Mike Stuchbery💀🍷 @MikeStuchbery_ Journalist, Commentator & Historian // Various at @BylineTimes // History at @TheLocalEurope // DMs open // Sub on @Patreon: patreon.com/mikestuchbery_ Nov. 09, 2018 2 min read

Apropos of absolutely nothing at all, I thought I'd throw together a quick overview of some propaganda mouthpieces who worked for authoritarians and what happened to them. THREAD /1

Julius Streicher, an early NSDAP member, ran 'Der Stuermer' - not officially a Nazi newspaper, but heavily supportive. It was virulently, luridly antisemitic. There was plausible deniability on behalf of the regime, therefore, in the beginning. Streicher was hanged at Nuremberg.

William Joyce was a fascist who was the most famous of the 'Lord Haw Haw' broadcasters who did shows from Germany to demoralise the British. Actually, they were very popular, mostly as a figure of fun. Joyce was captured and executed in 1946.

Fred W. Kaltenbach was an American fascist who lost his job and moved to Germany. He was dubbed 'Lord Hee Haw' for his Iowan delivery. He spent the war making broadcasts to Britons and American troops. The Soviets got him, it's presumed they executed him.

Mildred Gillars, an American married to a German, started working on Nazi radio to prove her loyalty. She soon earned the nickname 'Axis Sally'. Her schtick was to convince US troops their wives & girlfriends were unfaithful. She did 12 years in prison after the war.

John Amery was another fascist who was in France after the Nazis invaded. He started making radio broadcasts for the Nazi regime. Despite his protests that he was only attacking communism in his broadcasts, he was still executed in 1945, after capture in Italy by the British.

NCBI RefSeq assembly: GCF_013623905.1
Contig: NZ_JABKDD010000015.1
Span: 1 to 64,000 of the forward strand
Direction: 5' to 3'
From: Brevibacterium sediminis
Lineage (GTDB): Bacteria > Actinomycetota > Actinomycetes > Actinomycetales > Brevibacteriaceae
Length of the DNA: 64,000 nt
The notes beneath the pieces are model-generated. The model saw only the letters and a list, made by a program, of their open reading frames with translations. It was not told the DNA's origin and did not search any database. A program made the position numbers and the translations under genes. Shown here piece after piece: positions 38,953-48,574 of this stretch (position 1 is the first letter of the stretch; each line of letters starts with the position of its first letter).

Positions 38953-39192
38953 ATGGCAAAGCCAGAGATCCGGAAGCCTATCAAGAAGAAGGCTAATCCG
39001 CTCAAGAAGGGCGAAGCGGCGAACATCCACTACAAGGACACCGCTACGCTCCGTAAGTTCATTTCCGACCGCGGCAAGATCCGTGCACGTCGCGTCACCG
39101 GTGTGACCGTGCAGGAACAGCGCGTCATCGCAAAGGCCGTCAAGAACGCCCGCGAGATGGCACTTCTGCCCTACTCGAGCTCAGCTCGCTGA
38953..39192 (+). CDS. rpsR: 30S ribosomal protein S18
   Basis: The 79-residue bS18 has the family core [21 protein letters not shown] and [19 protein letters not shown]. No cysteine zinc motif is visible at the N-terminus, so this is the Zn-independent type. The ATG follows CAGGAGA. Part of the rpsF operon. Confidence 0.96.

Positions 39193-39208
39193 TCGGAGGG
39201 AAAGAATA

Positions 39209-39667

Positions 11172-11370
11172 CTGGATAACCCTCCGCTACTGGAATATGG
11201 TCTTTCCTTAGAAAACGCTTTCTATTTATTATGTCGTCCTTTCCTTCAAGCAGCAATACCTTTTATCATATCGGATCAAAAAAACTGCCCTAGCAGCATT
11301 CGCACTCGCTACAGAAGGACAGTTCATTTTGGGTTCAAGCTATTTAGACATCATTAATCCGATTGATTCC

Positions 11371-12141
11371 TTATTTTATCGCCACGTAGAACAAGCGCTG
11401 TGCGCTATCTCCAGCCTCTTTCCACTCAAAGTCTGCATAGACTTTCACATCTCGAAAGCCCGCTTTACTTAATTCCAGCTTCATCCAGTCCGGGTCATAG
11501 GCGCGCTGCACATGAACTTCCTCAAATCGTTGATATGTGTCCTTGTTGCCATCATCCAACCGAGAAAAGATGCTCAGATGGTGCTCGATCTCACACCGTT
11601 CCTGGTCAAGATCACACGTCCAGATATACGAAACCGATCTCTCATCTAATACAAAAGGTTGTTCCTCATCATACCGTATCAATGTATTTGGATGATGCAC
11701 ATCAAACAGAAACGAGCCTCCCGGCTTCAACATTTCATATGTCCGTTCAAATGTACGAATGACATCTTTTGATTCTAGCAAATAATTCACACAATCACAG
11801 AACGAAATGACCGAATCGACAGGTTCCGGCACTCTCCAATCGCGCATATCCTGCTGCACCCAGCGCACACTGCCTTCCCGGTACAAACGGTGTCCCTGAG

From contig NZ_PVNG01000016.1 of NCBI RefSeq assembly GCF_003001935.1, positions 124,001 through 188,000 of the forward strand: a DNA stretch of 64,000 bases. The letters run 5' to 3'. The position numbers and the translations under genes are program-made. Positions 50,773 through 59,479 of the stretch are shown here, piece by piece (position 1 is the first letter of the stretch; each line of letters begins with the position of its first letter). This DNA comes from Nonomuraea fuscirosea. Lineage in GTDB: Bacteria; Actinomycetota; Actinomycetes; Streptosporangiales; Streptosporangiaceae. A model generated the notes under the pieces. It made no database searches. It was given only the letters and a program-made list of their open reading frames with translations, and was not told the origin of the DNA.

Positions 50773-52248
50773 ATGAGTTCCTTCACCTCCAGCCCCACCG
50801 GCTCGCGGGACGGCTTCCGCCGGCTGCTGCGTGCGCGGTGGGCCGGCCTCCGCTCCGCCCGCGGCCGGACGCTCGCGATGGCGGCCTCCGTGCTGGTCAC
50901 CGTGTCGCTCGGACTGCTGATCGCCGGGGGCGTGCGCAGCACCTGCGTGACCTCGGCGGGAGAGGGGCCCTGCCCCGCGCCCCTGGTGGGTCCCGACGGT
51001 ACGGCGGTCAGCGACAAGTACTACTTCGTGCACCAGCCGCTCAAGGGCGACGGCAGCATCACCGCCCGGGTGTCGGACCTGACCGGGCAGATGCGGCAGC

Ezra Pound, the American poet, moved to Italy and was swept up in the tide of antisemitism and fascism. He made broadcasts for the regime. He narrowly avoided life imprisonment by the US after the war due to an insanity plea.

Philippe Henriot was a very popular broadcaster in Vichy France, and was a committed fascist. People often referred to the hypnotic power of his voice and delivery. He was assassinated by the French Resistance in 1944.

Closer to the present, Muhammad Saeed al-Sahhaf, aka 'Comical Ali', gained widespread fame due to his absurd pronouncements, especially as Saddam Hussein's Ba'athist regime began to fall in Baghdad. He was captured, released and is presumed dead as of 2014.

Hassan Ngeze is currently rotting in a Mali jail for his role stoking the fires of the Rwandan genocide with his newspaper 'Kangura' and radio broadcasts. After the Rwandan Patriotic Front assumed control, he fled and was captured by the International Criminal Tribunal.

Safe to say that along with the regime itself, their mouthpieces always seem to reap what they sow... /FIN


You can follow @MikeStuchbery_.



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